Peyton Manning – 1976
The American professional football player competed for 18 seasons in the National Football League. Manning played quarterback for 14 seasons with the Indianapolis Colts and spent the remainder of his career with the Denver Broncos. He made four Super Bowl appearances, two with each team, and won twice; once with the Colts in 2006 and once with the Broncos in 2015, his final season.
David Watson Taylor – 1864
Margaret Osborne duPont – 1918
Bobby Womack – 1944
Peggy Rathmann – 1953
Ray Mancini – 1961
About National Day Calendar
National Day Calendar® is the authoritative source for fun, unusual and unique National Days! Since our humble beginnings on National Popcorn Day in 2013, we now track nearly 1,500 National Days, National Weeks and National Months. In addition, our research team continues to uncover the origins of existing National Days as well as discover new, exciting days for everyone to celebrate.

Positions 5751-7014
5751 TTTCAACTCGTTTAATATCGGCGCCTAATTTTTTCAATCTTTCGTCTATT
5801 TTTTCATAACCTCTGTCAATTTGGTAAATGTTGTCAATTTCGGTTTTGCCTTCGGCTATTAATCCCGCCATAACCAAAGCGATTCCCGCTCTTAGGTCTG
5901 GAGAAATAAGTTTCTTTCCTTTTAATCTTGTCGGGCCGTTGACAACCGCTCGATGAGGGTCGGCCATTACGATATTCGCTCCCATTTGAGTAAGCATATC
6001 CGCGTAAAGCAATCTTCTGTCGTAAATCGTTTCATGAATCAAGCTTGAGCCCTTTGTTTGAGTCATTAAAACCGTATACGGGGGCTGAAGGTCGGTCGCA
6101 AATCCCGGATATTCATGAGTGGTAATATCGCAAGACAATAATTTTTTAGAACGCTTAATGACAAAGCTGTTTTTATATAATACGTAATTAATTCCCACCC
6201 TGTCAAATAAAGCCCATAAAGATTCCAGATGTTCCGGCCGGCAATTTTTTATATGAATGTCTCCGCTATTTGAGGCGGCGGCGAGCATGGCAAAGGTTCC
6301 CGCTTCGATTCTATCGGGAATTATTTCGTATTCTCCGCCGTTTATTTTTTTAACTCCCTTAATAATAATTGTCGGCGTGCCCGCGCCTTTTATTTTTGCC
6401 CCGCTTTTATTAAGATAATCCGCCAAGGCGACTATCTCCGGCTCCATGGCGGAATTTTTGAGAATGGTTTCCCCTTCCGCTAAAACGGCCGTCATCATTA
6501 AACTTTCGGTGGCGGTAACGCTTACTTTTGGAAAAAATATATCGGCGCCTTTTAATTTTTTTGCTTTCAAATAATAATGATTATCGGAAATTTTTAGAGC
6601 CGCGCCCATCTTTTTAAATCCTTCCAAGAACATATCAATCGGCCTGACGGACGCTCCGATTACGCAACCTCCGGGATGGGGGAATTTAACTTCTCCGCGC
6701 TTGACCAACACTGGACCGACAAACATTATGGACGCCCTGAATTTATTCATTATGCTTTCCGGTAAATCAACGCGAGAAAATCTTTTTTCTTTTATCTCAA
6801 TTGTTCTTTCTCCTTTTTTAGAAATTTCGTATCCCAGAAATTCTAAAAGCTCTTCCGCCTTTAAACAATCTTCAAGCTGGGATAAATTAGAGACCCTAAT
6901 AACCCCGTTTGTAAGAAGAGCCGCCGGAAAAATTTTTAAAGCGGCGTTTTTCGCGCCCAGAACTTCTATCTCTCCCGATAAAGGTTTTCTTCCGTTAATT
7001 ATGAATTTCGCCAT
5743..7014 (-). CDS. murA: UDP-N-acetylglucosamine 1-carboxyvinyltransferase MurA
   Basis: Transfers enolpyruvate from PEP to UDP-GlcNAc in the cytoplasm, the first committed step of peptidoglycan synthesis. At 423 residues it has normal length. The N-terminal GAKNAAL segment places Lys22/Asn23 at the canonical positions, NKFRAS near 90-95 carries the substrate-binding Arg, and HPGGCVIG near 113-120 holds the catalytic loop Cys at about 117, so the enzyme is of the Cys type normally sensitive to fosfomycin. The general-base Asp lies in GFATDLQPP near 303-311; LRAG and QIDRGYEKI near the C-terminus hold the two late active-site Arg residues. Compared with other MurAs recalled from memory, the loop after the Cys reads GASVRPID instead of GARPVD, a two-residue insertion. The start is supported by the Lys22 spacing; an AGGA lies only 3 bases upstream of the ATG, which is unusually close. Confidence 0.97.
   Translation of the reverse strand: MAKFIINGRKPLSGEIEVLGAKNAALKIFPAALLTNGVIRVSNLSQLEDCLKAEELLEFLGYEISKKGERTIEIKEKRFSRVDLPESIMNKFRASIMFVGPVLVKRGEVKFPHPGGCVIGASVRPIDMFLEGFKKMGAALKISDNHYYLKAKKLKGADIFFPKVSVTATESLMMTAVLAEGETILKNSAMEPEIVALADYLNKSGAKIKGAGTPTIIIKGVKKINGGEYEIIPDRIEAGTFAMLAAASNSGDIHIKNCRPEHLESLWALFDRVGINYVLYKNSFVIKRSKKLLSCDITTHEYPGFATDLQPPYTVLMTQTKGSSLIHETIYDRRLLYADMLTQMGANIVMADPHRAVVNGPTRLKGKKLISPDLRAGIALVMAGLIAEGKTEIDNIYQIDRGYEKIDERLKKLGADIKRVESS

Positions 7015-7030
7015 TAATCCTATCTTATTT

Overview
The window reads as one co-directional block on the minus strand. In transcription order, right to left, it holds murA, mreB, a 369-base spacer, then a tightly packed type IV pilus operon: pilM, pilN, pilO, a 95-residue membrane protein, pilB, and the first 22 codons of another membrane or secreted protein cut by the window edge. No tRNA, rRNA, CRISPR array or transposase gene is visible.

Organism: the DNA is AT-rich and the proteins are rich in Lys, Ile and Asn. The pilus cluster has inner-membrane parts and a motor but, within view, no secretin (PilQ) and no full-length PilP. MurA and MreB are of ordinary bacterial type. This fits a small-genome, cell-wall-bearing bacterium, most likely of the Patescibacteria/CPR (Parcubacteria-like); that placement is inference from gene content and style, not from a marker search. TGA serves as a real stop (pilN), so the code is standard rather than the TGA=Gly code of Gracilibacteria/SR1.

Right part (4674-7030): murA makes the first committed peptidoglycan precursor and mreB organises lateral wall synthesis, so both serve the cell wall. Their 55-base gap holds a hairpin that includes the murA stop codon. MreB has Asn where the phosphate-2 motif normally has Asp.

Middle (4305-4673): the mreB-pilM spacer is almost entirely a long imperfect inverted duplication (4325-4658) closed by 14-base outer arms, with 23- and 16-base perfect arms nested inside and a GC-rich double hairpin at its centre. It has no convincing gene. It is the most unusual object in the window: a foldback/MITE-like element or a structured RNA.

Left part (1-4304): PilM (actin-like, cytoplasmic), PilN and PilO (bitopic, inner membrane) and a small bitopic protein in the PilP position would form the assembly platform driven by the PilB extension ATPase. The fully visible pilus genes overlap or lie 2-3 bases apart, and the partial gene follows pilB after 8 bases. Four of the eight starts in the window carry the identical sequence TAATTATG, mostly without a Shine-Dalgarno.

There’s a celebration for everyone. While National Road Trip Day satisfies the itch to wander, many pet days let us share our love of animals. National 3-D Day and National Astronaut Day honor the advancement of technology, too. Every food day you can imagine (National Avocado Day, for example), will keep you celebrating, also!
Our Ambassador Program is another way #CelebrateEveryDay®! Whether you become an ambassador or follow one of the savvy ambassadors, their fun videos and posts will keep you prepared for every holiday.